A bill in the Oregon legislature would get rid of the statute of limitations for sex crimes against children. Currently, victims who are under 18 at the time of the crime have until they turn 30 — or 12 years after the initial reporting of the crime, whichever comes first – to press criminal charges. A similar bill seems to be stalled in the Washington state Senate after passing unanimously in the House.
Some in Oregon have deemed HB 3057 “the Goldschmidt bill,” after the disgraced former governor, who admitted to having a sexual relationship with a 14-year-old. The victim, who died earlier this year, only spoke publicly about the crime after the statute of limitations had expired. If the bill passes, it would not be retroactive. So, Goldschmidt would not face criminal prosecution.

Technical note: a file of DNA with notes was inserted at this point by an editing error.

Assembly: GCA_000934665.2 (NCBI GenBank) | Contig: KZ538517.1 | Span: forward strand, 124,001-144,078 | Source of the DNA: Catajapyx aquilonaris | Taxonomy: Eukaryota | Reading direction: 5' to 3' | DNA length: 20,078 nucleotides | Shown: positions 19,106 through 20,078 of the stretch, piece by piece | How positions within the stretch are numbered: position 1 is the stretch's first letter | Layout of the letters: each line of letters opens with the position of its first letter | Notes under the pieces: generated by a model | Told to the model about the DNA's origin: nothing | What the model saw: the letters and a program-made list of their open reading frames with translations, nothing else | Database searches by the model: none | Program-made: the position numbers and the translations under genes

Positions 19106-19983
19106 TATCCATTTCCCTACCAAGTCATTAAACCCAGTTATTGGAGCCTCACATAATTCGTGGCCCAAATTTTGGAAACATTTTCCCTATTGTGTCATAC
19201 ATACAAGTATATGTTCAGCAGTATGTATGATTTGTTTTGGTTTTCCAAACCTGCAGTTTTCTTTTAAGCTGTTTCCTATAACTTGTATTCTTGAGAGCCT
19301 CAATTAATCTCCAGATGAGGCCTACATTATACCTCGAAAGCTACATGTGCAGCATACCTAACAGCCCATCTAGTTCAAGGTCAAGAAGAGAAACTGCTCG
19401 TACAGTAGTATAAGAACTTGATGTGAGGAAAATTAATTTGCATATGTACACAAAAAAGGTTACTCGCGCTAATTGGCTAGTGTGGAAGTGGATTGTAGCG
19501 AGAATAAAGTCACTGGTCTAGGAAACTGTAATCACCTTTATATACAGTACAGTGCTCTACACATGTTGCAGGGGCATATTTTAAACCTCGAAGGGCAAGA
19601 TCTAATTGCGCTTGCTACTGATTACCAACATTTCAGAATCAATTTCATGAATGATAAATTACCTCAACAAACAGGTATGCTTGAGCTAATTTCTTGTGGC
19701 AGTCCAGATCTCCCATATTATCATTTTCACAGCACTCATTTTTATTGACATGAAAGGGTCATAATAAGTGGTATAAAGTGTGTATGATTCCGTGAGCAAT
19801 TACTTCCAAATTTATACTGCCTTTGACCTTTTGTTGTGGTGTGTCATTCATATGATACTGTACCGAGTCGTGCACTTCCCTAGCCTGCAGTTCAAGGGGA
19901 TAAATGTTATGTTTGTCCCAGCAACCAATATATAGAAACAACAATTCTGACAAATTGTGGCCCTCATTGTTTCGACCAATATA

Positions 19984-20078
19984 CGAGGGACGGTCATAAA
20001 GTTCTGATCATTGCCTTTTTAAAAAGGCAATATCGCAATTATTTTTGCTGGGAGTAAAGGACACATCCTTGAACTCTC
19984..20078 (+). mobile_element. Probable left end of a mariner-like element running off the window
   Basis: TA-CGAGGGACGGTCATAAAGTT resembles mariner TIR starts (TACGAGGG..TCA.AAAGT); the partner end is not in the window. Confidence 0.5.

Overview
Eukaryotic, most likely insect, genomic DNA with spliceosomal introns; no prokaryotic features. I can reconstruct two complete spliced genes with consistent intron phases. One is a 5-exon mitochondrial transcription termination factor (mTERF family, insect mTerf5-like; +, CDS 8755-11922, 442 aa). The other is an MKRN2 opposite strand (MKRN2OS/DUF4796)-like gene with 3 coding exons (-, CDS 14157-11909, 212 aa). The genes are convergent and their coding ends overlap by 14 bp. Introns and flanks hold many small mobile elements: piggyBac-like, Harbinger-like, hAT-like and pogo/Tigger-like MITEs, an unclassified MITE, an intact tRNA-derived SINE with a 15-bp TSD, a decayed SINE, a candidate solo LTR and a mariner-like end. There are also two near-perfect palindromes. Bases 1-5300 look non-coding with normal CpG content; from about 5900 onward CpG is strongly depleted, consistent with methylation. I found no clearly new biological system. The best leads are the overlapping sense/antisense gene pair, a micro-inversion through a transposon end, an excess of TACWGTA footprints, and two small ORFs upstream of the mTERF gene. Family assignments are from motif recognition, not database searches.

Those who voice concerns about eliminating the statute of limitations for the sexual abuse of children argue that doing so would open the door to the possiblity of more wrongful convictions. They point out that many of these cases rely on one person’s word against another and that over time, evidence that could be crucial to the defense may not be available after a certain period of time.
Were you a victim of a sex crime when you were a child? Did you press charges? Why or why not? Have you been accused of sexually abusing a minor? What difference would it make to you to remove the statute of limitations for underage victims?
- Randy Ellison: Survivor of childhood sexual abuse and president of the board of Oregon Abuse Advocates and Survivors in Service
- Dave Hunt: Democratic Leader of the Oregon House (D-Clackamas County)
- Bronson James: Defense attorney with JDL Attorneys
- Daniel Reisberg: Reed College professor and chair of the department of psychology, research psychologist specializing in perception and memory